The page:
# Find the invariant factors and elementary divisors from the relations matrix.

Let $V$ be a finite dimensional vector space over $\Bbb C$, and $T$ be a linear operator on $V$. Consider $V$ as an $\Bbb C[x]$-module by defining $xv = T(v)$ for each $v \in V$.

Let $$A = \begin{bmatrix} x^2(x - 1)^2 & 0 & 0\\ 0 & x(x - 1)(x - 2) & 0 \\ 0 & 0 & x(x - 2)^2 \end{bmatrix}$$

be the relation matrix for $V$ with respect to {$v_1, v_2, v_3$}.

1) List the invariant factors and elementary divisors of $V$.

Attempt: In general, I would reduce the relation matrix to smith normal form to find the invariant factors, and from there I could find the elementary divisors. However, this matrix is hard to reduce to SNF, so I think they want me to find another approach.

From the relation matrix I believe $$V = \frac{F[x]}{x^2(x - 1)^2} \oplus \frac{F[x]}{x(x - 1)(x-2)} \oplus \frac{F[x]}{x(x - 1)^2}$$ and the elementary divisors are $x^2, (x-2)^2, x, x, (x-1)^2, (x - 1) (x - 2)$, which would mean the cyclic decomposition is

$$V=\frac{F[x]}{x^2(x - 1)^2(x-2)^2} \oplus \frac{F[x]}{x(x - 1)(x-2)} \oplus \frac{F[x]}{x}$$ with invariant factors $x^2(x - 1)^2(x-2)^2, x(x - 1)(x-2), x$.

2) Describe the decomposition of $V$ by the primary decomposition theorem, and find the Jordan form of the operator $T$.

Attempt: From the invariant factors, I believe the minimal polynomial $p = x^2(x - 1)^2(x-2)^2$, and the characteristic polynomial is $f = x^2(x - 1)^2(x-2)^2x(x - 1)(x-2)x$. Hence if $N_1 = \mathrm{null}(T^2), N_2 = \mathrm{null}(T - I)^2, N_3 = \mathrm{null}(T- 2I)^2$, then $V=N_1 \oplus N_2 \oplus N_3$ is the primary decomposition. I'm not sure, but I think the Jordan form will be $$A= \begin{bmatrix} 1 & 0 & 0 & 0 &0\\ 0 & 1 & 0 & 0 & 0\\ 0 & 0 & 2 & 0 & 0 \\ 0 & 0 & 0 & 2 & 0 \\ 0 & 0 & 0 & 0 & 0 \\ 0 & 0 & 0 & 0 & B \\ \end{bmatrix}$$ for some block matrix $B$.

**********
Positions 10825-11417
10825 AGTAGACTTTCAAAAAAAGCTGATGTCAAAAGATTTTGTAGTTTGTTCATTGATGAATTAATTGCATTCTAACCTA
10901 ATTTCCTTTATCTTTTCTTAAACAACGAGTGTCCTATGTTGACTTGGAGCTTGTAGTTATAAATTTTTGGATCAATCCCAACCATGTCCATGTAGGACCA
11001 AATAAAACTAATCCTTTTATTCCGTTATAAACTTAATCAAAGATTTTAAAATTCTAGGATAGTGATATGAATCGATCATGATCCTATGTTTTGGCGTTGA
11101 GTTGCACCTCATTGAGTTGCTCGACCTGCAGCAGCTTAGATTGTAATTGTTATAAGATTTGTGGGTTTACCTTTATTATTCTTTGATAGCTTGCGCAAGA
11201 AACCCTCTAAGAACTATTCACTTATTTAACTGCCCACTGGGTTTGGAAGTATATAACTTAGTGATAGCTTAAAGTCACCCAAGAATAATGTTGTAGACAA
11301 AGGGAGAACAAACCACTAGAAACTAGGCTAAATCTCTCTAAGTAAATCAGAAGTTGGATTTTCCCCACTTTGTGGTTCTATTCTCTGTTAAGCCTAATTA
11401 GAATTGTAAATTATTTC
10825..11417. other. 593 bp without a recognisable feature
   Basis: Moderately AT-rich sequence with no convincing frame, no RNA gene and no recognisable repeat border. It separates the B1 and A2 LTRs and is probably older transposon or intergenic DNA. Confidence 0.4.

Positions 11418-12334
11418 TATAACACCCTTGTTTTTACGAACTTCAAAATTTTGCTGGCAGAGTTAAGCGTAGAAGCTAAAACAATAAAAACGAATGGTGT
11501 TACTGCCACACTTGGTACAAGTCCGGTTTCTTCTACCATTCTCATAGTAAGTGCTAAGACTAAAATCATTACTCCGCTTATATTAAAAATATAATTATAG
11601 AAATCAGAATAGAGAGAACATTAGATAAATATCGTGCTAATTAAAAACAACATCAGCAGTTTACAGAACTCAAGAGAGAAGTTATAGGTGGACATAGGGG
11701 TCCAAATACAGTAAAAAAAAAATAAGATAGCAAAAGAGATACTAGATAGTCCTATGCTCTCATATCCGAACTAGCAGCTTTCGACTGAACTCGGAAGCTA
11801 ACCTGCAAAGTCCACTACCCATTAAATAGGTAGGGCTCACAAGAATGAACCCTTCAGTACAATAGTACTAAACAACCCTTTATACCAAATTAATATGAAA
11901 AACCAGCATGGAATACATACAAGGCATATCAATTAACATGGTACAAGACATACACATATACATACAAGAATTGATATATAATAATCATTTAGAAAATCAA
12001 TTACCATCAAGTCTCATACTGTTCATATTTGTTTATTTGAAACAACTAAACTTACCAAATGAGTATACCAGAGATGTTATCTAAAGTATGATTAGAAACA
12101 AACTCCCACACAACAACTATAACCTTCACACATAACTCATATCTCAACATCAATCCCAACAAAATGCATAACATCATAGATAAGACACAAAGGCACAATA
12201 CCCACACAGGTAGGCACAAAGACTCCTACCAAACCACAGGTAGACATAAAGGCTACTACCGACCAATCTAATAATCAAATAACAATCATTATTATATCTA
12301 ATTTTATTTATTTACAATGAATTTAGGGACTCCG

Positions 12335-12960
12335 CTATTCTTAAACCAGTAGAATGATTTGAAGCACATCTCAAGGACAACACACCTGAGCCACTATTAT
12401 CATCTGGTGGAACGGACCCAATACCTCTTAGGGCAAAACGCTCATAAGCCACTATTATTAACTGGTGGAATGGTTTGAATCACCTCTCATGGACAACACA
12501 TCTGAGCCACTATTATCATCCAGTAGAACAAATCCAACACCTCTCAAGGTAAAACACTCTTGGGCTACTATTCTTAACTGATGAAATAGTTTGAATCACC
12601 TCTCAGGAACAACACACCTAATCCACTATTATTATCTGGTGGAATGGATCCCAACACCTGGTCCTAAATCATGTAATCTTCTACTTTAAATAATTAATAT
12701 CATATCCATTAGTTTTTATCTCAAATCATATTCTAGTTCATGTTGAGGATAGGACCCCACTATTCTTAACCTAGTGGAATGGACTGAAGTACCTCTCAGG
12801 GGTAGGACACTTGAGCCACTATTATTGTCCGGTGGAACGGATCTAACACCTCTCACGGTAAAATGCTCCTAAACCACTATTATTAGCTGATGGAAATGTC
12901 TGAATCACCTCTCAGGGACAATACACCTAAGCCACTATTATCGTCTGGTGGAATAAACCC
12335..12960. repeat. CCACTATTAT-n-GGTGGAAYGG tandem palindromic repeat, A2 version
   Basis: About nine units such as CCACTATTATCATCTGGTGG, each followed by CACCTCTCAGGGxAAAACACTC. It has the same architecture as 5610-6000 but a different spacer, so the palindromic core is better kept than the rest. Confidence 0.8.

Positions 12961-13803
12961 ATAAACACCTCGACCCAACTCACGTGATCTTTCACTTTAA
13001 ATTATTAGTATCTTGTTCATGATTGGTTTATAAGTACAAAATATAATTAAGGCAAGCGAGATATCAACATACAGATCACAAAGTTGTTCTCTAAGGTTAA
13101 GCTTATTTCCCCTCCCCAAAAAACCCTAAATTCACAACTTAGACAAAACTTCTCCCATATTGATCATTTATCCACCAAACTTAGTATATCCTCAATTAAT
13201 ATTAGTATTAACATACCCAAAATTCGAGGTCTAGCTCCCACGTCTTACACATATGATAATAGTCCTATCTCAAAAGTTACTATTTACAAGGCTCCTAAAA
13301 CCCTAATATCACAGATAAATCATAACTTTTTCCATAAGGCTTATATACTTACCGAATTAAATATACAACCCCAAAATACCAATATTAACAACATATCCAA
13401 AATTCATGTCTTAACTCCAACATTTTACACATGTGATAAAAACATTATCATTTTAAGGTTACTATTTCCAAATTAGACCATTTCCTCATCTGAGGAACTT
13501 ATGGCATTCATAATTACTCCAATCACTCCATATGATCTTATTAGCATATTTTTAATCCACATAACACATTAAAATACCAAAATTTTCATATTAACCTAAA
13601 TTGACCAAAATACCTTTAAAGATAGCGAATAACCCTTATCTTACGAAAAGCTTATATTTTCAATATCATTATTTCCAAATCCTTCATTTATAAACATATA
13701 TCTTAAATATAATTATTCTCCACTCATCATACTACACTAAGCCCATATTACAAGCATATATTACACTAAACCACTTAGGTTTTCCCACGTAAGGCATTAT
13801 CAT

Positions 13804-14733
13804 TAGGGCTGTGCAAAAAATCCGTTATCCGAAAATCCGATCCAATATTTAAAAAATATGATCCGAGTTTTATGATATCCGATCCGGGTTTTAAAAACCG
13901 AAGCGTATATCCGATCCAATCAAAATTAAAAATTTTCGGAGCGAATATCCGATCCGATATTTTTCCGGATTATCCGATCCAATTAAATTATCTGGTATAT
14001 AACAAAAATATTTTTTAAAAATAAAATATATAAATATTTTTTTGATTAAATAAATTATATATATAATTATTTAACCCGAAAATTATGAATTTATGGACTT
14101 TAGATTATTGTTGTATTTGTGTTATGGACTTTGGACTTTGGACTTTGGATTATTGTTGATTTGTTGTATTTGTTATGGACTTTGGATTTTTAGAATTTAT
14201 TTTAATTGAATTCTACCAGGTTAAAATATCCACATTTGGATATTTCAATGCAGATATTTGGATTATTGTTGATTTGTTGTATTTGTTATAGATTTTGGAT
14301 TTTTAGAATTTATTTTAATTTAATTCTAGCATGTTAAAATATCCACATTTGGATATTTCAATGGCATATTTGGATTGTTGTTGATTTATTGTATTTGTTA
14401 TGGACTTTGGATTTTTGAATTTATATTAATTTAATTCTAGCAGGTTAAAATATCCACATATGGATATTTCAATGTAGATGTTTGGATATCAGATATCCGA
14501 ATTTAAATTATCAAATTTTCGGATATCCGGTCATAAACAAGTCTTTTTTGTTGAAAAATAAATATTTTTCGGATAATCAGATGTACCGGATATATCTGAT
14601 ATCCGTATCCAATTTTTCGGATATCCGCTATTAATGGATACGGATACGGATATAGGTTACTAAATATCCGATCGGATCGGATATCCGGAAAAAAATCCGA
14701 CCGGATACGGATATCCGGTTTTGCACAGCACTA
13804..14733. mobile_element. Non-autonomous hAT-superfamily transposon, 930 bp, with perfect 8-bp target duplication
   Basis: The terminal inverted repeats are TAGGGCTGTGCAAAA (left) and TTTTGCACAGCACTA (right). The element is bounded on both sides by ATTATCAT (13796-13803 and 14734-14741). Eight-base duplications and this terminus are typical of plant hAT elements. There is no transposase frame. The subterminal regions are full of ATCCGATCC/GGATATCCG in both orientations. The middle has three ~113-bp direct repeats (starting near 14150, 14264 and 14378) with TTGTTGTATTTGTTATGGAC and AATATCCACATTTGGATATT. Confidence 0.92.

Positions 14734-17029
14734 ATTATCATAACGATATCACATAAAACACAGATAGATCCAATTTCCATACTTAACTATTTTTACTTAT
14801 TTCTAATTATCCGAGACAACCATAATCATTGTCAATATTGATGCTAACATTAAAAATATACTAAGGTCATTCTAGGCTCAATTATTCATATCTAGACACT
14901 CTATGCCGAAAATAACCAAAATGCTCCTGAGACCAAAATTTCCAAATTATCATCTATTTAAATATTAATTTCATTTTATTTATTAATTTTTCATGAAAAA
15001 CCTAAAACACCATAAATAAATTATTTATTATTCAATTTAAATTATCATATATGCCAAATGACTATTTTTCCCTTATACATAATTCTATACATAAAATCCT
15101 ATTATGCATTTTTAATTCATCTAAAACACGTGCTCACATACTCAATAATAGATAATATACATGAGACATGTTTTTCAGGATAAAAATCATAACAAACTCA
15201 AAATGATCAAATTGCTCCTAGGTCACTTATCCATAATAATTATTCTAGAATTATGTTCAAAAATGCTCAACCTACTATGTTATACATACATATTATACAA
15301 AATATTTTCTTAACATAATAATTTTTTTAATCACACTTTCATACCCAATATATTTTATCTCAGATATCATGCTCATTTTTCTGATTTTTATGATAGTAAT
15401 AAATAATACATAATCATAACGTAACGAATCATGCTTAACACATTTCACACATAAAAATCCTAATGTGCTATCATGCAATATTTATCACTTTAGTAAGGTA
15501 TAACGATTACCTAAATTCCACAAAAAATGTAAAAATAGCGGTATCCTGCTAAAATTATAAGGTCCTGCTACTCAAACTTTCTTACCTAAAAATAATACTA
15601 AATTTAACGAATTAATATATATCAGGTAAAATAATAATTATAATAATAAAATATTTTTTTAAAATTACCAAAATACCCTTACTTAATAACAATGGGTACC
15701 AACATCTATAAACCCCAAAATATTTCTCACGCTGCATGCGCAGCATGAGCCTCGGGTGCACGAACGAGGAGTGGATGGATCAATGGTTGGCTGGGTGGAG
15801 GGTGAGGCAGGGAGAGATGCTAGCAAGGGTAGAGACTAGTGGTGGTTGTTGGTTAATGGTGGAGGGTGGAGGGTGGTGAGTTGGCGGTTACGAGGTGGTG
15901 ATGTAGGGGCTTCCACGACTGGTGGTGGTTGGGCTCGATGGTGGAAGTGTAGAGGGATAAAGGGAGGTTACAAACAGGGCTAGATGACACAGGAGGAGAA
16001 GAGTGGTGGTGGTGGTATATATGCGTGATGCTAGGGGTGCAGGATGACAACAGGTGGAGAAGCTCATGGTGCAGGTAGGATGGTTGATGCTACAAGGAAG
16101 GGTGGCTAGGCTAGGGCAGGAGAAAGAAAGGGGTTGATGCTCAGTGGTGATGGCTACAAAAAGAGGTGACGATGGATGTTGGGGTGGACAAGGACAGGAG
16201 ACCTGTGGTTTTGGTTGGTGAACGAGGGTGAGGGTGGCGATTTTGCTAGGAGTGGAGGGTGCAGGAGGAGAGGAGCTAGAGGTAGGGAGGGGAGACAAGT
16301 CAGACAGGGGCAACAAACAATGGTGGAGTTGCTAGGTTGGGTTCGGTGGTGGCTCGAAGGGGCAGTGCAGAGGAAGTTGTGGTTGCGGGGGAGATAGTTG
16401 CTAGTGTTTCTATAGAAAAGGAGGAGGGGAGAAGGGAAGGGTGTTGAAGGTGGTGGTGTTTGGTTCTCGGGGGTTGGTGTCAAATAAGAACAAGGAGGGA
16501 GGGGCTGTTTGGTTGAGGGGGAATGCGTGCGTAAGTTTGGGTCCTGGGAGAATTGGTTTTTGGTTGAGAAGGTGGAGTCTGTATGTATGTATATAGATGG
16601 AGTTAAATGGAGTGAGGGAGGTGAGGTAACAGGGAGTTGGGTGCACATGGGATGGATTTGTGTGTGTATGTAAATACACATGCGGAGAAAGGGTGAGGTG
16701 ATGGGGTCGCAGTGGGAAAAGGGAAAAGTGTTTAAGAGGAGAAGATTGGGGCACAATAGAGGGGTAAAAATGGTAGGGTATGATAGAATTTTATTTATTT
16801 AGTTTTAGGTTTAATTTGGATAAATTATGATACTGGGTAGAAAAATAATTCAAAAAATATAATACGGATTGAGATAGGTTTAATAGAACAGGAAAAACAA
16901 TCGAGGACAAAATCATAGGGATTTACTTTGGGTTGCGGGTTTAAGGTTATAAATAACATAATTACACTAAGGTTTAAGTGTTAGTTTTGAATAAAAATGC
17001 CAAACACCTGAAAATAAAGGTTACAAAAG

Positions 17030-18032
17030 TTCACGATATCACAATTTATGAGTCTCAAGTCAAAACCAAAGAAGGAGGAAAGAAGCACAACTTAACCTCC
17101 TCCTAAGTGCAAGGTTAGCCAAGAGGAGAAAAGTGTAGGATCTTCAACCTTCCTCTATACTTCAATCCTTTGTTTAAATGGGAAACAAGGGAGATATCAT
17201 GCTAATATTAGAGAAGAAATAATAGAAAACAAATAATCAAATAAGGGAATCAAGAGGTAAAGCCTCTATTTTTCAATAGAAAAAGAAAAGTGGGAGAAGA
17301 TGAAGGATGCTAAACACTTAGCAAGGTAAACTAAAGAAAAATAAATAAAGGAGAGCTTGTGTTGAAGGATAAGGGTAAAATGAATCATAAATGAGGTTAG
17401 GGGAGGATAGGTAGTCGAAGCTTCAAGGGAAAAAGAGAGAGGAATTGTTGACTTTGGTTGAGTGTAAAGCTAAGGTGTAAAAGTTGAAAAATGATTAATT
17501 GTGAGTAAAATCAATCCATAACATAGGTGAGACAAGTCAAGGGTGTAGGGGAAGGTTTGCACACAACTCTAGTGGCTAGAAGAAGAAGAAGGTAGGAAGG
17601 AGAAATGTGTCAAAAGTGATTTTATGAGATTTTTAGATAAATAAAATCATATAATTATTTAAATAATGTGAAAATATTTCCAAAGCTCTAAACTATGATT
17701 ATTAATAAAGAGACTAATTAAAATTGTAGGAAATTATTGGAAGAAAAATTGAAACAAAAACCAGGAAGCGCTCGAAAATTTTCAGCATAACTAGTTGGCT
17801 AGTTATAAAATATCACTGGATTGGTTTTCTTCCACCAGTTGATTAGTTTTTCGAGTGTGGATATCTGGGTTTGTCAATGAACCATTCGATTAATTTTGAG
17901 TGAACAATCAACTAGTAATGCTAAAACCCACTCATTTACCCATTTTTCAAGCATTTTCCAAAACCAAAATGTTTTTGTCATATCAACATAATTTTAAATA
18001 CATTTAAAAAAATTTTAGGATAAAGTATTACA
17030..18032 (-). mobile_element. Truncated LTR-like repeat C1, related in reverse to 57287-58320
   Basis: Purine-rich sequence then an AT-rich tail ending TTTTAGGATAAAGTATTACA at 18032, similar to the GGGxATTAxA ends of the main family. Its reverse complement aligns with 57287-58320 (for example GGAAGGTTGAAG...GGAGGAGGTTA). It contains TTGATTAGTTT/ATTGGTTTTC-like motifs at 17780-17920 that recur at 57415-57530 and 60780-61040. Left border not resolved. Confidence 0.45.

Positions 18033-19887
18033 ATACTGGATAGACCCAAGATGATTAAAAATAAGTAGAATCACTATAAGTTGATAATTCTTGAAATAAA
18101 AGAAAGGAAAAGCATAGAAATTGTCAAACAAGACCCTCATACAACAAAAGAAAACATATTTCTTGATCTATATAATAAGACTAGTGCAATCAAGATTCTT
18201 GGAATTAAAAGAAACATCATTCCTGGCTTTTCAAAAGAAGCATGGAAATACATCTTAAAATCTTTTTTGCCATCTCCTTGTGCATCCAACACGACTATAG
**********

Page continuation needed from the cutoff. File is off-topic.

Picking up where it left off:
## 2 Answers

Can't we just determine the Jordan form from the elementary divisors? $$A = \begin{bmatrix} 0&&&&&&&&&\\ &0&&&&&&&&\\ &&0&&&&&&&\\ &&1&0&&&&&&\\ &&&&1&&&&&\\ &&&&&1&&&&\\ &&&&&1&1&&&\\ &&&&&&&2&&\\ &&&&&&&&2&\\ &&&&&&&&1&2 \end{bmatrix}$$

1) Your answer to this question is right (but a comma is missing in the list of elementary divisors).

2) From the list of elementary divisors you have written the answer is the matrix given by user346069